When painting becomes language, poetry, and music
The curator Jo Melvin discusses the extraordinary compositions of artist Andrew Bick, whose work tests and pushes the potential of painting
Bick’s paintings are spatially complex and challenge the viewer to pay attention to the differences between illusory depth and three-dimensional relief. Layers of geometric form are combined with gestural brushstrokes and areas of blank canvas. Colour is resonant and sometimes luminous. Translucency and transparency give emphasis to the qualities of layering on the surface.
The artist uses various types of paint, encaustic, marker pen and pencil. The process of making each painting is like a performance, testing and documenting how far he can take the medium. Each is a modification or a variant on those made previously.
When looking at Bick’s paintings, it is clear that they are labour intensive. They also function like a musical score, or an algebraic equation, indicating abstract combinations in a shorthand but concrete structural polyphony. The preoccupation with language patterns corresponds closely with Concrete poetry, which can also resemble musical notations.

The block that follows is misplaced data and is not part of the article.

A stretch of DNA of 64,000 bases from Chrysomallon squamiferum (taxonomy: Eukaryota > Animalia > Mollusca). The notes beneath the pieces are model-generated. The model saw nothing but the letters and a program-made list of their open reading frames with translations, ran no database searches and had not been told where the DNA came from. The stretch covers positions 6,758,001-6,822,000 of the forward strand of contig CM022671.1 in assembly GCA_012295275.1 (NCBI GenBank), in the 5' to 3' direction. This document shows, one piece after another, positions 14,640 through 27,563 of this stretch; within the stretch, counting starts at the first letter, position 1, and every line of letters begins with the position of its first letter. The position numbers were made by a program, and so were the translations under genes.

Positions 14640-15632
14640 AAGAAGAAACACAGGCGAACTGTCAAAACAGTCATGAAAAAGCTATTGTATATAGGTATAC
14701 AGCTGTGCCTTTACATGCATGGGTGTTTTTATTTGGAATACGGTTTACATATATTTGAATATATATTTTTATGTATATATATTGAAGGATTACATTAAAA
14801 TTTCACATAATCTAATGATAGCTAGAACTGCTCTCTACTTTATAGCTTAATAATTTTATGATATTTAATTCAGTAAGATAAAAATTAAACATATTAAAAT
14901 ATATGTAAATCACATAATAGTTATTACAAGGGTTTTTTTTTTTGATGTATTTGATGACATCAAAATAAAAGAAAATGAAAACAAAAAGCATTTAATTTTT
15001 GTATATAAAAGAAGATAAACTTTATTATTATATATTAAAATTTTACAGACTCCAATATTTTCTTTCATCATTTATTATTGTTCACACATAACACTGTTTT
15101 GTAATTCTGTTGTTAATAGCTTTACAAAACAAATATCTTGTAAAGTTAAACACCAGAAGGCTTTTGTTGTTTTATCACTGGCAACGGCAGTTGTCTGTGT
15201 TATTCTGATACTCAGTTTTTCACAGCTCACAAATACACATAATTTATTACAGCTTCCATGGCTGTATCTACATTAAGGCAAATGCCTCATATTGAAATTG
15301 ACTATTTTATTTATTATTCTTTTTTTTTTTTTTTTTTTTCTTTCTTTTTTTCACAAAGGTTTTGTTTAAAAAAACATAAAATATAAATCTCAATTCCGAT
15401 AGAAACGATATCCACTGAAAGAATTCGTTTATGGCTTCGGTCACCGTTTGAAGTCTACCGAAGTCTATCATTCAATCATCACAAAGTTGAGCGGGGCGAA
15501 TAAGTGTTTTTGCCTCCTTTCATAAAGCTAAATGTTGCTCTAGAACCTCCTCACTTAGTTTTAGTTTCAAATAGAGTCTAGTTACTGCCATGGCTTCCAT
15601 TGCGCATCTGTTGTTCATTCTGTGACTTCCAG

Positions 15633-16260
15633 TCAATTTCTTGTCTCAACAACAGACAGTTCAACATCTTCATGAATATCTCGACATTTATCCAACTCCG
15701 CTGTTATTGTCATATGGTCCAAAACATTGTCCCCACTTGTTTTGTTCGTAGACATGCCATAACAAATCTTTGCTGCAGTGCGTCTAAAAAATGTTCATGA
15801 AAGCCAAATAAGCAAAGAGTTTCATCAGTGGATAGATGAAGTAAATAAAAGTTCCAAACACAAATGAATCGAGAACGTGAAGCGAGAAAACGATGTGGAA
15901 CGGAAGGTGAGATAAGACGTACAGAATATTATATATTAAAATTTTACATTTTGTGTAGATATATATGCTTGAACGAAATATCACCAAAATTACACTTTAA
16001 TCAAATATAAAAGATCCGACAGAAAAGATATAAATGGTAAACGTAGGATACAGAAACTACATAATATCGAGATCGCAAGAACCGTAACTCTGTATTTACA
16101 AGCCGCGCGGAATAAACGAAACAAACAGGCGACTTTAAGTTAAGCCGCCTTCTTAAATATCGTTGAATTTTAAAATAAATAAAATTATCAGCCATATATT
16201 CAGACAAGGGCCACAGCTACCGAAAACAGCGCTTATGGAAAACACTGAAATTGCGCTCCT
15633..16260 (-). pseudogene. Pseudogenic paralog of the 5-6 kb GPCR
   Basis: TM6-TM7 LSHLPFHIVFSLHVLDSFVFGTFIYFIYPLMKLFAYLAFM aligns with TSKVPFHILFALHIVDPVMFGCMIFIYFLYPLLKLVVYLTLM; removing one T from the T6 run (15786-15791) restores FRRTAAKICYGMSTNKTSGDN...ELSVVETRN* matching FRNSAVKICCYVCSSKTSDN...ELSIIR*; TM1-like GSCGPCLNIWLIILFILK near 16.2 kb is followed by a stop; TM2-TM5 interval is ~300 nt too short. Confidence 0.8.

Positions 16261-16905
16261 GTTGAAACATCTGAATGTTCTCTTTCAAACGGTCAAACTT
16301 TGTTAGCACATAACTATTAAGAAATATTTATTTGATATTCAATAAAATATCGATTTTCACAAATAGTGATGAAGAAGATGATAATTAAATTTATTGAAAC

The fact that Bick grew up next to Prinknash Abbey, in Gloucestershire, the monastery where the Concrete poet, Benedictine monk and philosopher Dom Sylvester Houédard 1 (known as dsh) lived and worked until his death in 1992, is a coincidence that makes sense. Although Bick did not know dsh as a child, one cannot help observing how dsh’s dynamic ‘typestracts’ (the name he gave to his systemised utilisation of the visual in letterform, often repeated, and bashed out on an Olivetti typewriter) infused a way of thinking in Bick that is like second nature, or an instinctive understanding of the hidden structures and frames of reference that combine Eastern mysticism, poetry and theology.
dsh’s statement written for the catalogue of the exhibition Between Poetry and Painting held at the Institute of Contemporary Arts, London, in 1965, pinpoints the transactions between these mediums. He asserts that the ‘development of nonfig [sic] painting (i.e. not mimetic and non-descriptive)’ helped close the gap between the semantic painter and the Concrete poet.
Jo Melvin, Curator and Director of the Barry Flanagan Estate, taken from Bick’s forthcoming Monograph with Haus Konstruktiv, 2020